Advertisement
YOU ARE HERE: LAT HomeCollections

NEWS, TIPS & BARGAINS

Las Vegas slips the sin back in

May 18, 2003|Ryan Slattery | Special to The Times

Las Vegas — Las Vegas

After a surge of family-friendly attractions, Las Vegas appears ready to return to its risque roots, adding a host of new nightspots and two provocative shows. "Adults have always been the bread and butter," said Erika Brandvik, public relations manager for the Las Vegas Convention and Visitors Authority. "Now there is an embracing of the nightclub scene and the younger, trendy, fun-loving crowd."

Treasure Island, a Strip resort long considered a family destination, is taking a step away from the mild side. Much of its pirate-themed interior has been replaced with decor meant to evoke a sophisticated Caribbean getaway, as are the new Mist nightclub, the Breeze Bar and Kahunaville, a tropical restaurant and bar.

The hotel also will bounce the male-dominated Battle of Buccaneer Bay show at its entrance in favor of a temptress-driven outdoor production featuring "The Sirens of TI." The show is to feature seductive swashbucklers in a battle of the sexes and is scheduled to open Oct. 26, marking the resort's 10th anniversary.

Cirque du Soleil also is aiming for the mature crowd with a show set to open Aug. 14 at New York-New York. "Zumanity" is billed as an arousing show that will blend song and exotic rhythms with intimate acrobatics. It is rated R, and viewers younger than 18 will not be admitted.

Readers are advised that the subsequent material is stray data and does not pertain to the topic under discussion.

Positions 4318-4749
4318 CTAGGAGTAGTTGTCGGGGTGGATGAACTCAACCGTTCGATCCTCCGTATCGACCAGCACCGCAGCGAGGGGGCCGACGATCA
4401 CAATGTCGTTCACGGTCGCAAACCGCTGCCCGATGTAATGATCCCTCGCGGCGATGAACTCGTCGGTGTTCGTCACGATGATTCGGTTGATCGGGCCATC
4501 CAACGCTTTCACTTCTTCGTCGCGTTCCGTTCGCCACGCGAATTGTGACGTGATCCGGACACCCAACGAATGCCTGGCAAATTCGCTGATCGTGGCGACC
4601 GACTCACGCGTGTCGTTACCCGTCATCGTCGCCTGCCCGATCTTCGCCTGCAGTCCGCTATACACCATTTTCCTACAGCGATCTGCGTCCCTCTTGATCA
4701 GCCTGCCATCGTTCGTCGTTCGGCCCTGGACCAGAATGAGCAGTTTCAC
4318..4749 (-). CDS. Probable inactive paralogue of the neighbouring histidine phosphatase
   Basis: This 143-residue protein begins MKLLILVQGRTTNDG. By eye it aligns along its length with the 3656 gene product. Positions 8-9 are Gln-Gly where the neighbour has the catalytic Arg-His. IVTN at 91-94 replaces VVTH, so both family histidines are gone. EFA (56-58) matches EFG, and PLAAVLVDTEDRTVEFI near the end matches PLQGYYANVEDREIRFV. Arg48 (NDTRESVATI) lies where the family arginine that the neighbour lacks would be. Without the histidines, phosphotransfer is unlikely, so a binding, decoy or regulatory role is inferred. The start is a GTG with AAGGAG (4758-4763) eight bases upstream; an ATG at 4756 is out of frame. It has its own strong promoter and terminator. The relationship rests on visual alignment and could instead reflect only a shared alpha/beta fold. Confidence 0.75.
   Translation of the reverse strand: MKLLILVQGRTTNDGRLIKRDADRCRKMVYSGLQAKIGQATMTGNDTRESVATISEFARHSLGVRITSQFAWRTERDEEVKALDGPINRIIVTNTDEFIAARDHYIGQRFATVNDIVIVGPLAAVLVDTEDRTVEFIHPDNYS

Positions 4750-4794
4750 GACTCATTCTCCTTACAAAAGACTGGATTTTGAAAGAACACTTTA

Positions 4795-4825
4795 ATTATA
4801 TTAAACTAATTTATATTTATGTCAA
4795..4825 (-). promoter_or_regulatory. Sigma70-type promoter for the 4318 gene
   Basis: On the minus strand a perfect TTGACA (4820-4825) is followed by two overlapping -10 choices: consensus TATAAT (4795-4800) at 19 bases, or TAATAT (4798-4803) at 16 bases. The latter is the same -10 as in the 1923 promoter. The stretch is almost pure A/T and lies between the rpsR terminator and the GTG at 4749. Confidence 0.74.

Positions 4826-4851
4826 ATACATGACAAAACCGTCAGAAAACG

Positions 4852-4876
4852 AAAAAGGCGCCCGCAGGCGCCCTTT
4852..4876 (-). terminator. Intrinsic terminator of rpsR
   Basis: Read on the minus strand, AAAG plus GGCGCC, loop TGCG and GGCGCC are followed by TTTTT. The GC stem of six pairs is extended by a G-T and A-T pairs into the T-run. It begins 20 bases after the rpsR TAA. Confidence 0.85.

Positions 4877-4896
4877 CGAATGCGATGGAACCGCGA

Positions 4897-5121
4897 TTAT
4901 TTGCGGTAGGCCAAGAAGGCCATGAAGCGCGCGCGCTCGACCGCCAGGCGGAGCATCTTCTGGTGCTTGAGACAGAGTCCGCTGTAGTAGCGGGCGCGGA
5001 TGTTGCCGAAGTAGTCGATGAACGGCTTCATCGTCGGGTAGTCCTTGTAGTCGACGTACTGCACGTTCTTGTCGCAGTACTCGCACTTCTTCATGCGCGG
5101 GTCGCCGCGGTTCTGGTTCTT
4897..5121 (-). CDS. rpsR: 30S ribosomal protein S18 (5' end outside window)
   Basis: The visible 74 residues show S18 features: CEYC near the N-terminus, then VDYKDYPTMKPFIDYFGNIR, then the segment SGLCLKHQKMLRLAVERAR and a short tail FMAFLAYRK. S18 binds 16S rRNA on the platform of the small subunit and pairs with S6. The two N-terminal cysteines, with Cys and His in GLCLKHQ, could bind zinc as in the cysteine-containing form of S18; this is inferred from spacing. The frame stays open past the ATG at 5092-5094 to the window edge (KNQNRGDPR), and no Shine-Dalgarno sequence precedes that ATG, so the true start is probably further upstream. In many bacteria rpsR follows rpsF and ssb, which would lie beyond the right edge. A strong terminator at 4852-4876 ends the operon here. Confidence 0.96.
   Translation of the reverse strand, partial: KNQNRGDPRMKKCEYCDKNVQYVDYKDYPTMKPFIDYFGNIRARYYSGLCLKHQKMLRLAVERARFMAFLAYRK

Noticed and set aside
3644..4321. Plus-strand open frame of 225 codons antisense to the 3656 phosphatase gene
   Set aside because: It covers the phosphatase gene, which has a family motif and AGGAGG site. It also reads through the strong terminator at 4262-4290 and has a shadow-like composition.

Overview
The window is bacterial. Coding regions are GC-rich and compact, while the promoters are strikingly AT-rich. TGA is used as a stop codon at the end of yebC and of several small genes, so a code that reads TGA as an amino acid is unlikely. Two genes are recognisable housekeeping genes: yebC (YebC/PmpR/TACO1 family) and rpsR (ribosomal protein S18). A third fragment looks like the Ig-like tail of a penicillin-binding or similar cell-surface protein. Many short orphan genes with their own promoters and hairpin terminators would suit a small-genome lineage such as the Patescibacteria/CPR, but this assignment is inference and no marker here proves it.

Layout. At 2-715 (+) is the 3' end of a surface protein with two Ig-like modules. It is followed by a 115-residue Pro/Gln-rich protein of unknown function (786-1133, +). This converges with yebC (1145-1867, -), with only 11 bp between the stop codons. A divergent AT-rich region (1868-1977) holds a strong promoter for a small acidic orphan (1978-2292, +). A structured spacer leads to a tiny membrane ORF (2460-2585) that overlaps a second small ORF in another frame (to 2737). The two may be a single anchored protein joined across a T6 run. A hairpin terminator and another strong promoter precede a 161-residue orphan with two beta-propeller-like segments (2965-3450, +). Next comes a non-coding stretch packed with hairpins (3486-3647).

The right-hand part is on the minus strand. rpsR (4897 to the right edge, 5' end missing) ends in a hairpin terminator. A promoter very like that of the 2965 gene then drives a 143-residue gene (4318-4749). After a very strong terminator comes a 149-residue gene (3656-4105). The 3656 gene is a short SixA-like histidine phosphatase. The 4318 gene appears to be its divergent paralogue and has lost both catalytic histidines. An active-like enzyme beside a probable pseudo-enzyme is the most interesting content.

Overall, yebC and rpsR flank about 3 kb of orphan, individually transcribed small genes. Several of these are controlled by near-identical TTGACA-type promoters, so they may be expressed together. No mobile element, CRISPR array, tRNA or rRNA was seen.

"It's erotic. But it's also very human," said Zumanity publicist Pien Bowler. "It's going to be something very, very different and much more intimate."

"Zumanity" will be a change from Cirque's all-ages shows "O," celebrating a five-year run at the Bellagio, and "Mystere," its Treasure Island production, which opened in 1993. "This is an exploration of the human body," Bowler says.

Bowler didn't reveal how much skin "Zumanity" plans to show but acknowledged there will be an "allusion to nudity."

Vegas' newest nightspots hope to lure the sleek and sexy. After the Palms Casino, which opened in November 2001 with luxe lounges and nightclubs, proved a hit with the MTV crowd, other properties followed. In February, MGM Grand opened Tabu, a sophisticated, surreal lounge with backlit liquor cabinets and image-changing tabletops. Paris Las Vegas countered in March with Risque, a parlor featuring plush couches and luxurious ottomans bathed in red hues.

Advertisement
Los Angeles Times Articles
|
|
|